This leaves question wrapped inside question. We might ask why the scene of the women meeting the men is absent. But that question is wrapped within the bigger question of why the men are blotted completely out of the whole day. We might ask why the appearance of Jesus to the men in the Upper Room is absent. But again that question is wrapped within the bigger question of why the men are blotted completely out of the whole day. And so on. One question within another. To try to understand why one scene with the men is missing, we need to try to understand why all the scenes with the men are missing.
Let’s backtrack, and remember something about Luke’s Gospel, that Luke has read Mark. But Luke skips any mention of Galilee, editing out both the prediction of Galilee altogether, and also the meeting on the mountain with Jesus there.
- Matthew’s story skips any sight of the male disciples, skipping the rest of the Sunday, skipping the women doing their job and the men’s reaction to them doing so, and skirting around any hint of an individual meeting with Peter (even though Paul and Mark and Luke don’t skip mention of it), all with the effect of screening out the entire day after the empty tomb and after the fleeing women meet Jesus.
- Luke skips the instruction to go to Galilee and the event in Galilee itself.
But all the same, we know that the group could easily be shown up for ignoring the women’s vital message. Then, Jesus appears to them. And as Luke says, “they were startled.” I’ll bet they were. Luke says they thought that “they saw a ghost”. They’re really not believing are they? Jesus isn’t sparing them. Luke says “he rebuked them for their lack of faith and their stubborn refusal to believe”. Ouch! Double ouch! Triple ouch. Funnily enough (I’m being sarcastic), this string of cringeworthy embarrassments is what Matthew has edited out. Fancy that. He mentions not a word. With a squeaky edit, Matthew switches the scene straight from the women meeting Jesus and over to Galilee five or so days later, where the men fortunately suffer no embarrassment whatsoever, and frankly look good. How convenient. That’s Matthew for you. No mention of the women telling the men. No mention of the men’s stubborn refusal to believe. No mention of Jesus putting them well and truly in their place. Hey, guess what? Matthew skips straight to somewhere five days’ walk away, to Galilee, and says – wait for it – the “eleven… worshipped” Jesus! Who would ever know that the men weren't always so faithful? Well, if you want to give a positive uplifting account of the resurrection to chivvy up the troops in Galilee, why not skip straight to that? It makes Matthew’s account a truncated stump of a resurrection account, but it does his job.
And that's what they were in Galilee to proclaim.
According to Luke, the start of those appearances of Jesus was the start of 40 days of such appearances.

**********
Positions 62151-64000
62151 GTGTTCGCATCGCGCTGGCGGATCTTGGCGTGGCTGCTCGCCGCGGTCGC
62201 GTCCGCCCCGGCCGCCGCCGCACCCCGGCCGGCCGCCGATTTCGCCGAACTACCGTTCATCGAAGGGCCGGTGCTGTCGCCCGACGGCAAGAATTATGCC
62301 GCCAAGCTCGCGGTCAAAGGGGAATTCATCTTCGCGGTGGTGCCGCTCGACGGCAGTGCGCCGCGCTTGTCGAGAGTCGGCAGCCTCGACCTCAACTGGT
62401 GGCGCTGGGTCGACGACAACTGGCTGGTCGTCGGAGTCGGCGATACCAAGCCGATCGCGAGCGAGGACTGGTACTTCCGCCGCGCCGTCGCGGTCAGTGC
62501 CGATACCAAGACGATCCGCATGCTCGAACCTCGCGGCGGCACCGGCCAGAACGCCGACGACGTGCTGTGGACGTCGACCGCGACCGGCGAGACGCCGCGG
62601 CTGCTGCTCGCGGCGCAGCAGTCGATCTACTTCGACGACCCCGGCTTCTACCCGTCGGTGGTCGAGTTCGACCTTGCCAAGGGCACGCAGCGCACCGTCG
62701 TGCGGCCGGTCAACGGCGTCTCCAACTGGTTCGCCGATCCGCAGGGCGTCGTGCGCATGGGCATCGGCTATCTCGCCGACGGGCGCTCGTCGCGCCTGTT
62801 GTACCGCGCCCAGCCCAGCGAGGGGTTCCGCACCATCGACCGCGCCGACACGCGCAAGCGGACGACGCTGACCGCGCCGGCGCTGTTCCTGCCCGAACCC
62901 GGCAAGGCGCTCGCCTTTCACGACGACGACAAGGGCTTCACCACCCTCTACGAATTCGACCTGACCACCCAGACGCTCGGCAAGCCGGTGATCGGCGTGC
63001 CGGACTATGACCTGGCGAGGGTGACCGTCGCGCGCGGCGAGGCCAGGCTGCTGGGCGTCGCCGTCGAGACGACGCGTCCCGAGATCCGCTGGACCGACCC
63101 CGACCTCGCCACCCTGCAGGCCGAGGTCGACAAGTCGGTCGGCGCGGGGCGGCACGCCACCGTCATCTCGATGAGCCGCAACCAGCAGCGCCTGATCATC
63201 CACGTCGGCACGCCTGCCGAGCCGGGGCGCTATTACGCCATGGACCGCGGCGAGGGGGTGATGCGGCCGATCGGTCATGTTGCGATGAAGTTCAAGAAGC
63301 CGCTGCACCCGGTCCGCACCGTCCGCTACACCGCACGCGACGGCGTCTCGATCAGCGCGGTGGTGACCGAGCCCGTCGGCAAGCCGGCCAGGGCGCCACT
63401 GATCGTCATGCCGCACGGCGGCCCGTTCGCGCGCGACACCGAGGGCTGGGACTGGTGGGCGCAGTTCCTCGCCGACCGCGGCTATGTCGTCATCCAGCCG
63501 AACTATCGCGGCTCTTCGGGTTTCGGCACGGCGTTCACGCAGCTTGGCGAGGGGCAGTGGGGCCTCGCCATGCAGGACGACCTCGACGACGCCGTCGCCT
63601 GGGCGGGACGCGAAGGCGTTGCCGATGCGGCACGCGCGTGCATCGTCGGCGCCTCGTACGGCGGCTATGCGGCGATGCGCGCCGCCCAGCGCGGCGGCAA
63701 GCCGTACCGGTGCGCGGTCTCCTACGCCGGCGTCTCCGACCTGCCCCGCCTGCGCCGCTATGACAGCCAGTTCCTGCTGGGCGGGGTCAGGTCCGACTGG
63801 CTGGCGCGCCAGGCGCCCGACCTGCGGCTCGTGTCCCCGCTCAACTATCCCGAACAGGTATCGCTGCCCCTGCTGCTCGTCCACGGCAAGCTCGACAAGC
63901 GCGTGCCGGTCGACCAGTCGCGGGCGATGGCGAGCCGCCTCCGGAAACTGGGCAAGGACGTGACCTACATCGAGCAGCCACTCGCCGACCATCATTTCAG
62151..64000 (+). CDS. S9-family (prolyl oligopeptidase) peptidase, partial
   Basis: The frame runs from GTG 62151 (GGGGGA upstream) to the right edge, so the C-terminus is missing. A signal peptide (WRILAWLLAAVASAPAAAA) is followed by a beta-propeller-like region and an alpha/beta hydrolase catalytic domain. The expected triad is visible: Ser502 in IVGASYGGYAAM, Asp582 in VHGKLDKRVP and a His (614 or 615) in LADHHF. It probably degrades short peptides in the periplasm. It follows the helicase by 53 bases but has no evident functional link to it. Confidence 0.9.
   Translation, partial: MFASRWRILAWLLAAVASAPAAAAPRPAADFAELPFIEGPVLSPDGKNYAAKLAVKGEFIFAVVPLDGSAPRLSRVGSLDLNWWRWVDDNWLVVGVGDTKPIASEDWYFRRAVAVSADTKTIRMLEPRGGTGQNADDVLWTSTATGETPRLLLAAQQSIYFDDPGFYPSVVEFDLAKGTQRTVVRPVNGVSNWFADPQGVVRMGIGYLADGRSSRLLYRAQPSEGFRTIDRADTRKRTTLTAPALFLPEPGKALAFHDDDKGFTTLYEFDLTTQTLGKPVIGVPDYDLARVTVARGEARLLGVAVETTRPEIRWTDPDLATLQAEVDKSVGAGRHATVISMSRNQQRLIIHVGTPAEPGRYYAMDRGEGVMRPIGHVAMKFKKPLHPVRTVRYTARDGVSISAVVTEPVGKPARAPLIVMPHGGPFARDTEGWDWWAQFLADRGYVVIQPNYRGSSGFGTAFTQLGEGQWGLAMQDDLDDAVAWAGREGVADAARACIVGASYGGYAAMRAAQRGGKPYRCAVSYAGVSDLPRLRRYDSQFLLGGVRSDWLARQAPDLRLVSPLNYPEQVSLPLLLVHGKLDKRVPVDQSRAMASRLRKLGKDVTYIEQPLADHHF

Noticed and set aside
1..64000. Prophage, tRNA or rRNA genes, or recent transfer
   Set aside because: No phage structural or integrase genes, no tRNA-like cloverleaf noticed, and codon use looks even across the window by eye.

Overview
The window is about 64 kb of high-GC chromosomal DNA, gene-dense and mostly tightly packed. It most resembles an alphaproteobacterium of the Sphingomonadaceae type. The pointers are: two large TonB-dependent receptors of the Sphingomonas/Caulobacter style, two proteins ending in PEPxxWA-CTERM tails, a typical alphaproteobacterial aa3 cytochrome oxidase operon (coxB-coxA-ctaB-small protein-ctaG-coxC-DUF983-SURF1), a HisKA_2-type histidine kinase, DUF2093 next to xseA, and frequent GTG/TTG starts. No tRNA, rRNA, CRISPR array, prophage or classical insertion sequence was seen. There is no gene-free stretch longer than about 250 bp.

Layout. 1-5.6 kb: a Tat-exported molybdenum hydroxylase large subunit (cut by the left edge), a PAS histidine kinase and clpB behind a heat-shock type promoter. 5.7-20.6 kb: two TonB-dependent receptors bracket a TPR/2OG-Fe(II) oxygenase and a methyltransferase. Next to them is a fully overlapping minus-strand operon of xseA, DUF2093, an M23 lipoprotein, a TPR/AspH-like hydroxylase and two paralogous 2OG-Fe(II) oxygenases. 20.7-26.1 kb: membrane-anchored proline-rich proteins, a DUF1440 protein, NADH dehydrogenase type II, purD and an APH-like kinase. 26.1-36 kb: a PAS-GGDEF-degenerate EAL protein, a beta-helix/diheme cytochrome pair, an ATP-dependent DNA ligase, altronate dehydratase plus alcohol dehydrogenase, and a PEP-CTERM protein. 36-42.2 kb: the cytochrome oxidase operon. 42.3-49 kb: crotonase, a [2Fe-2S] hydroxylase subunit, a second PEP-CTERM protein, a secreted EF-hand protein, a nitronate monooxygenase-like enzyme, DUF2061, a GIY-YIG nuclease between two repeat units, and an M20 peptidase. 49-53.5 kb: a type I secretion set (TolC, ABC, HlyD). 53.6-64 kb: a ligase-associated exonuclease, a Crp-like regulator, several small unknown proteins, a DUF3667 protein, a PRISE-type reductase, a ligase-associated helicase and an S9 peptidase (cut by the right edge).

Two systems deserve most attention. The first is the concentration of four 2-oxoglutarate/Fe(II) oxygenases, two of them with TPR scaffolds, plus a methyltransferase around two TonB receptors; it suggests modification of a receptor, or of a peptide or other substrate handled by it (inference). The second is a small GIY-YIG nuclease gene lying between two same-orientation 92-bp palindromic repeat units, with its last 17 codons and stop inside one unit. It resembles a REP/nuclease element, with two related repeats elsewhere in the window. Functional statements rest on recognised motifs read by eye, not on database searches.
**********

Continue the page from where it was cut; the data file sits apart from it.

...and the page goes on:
At the end of Luke's Gospel and in the start of its continuation in Acts 1, there are collections of sayings which signal that they have returned again from Galilee to somewhere in the vicinity of Jerusalem - the Mount of Olives is mentioned at one point, a "Sabbath-days' walk from the city", similarly Bethany. It's hard to pin down these movements exactly. Luke isn't asking us to. News of the resurrection had been taken to Galilee. But there are still some unfulfilled promises. In Galilee, the resurrection was preached but there was no mention that the Holy Spirit has come. That moment is reserved for Jerusalem, the holy site of Israel's temple. That is why they are back to the vicinity of Jerusalem. "On one occasion", during the 40 days, they get the signal that the time for travelling is over. It comes at a moment with Jesus when they are not within Jerusalem itself, that they get Jesus’ signal that it is time to wait: "Do not leave Jerusalem, but wait for the gift my Father promised" (as it is in the collection of sayings in Acts). Why that instruction to stay in Jerusalem was not given by Jesus earlier in the 40 days we can only put down to the times travelling - not just around Bethany and the Mount of Olives but in Galilee.
This casual "on one occasion" comment helps us to place some things. The 40 days is not split in two - before and after that "one occasion". After it, there is only the vicinity of Jerusalem. Before that "one occasion" becomes the only period for anything outside Jerusalem, which helps us to place the time of the trip to Galilee as being before the "one occasion". Now, going to and from Galilee uses up about ten days, and we must assume there was time there for teaching about the resurrection - so more than 10 days overall in Galilee in all likelihood. That still leaves potentially more than half of the 40 days in the vicinity of Jerusalem, but we are told little about that time except that he "spoke about the Kingdom of God."
Now, the last of the neat collection of sayings is "I am going to send you what my Father has promised; but stay in the city until you have been clothed with power from on high" (as it is in the collection of sayings in Luke's Gospel).
What is rather special is this: not just that the disciples are staying in Jerusalem at this point, but who is meeting with them: "When they arrived, they went upstairs to the room where they were staying… They all joined together constantly in prayer, along with the women and Mary the mother of Jesus…" It looks very much like, at some point during the 40 days, some folk have been going round gathering Jesus' people back together again - not least the women. Although Matthew never mentioned the women again, Luke - writing an extra book - does do so, with an honourable mention. Witnesses to the resurrection and surely the source of some of these stories, the women are still playing an active part in the mission.
Footnote: why Galilee?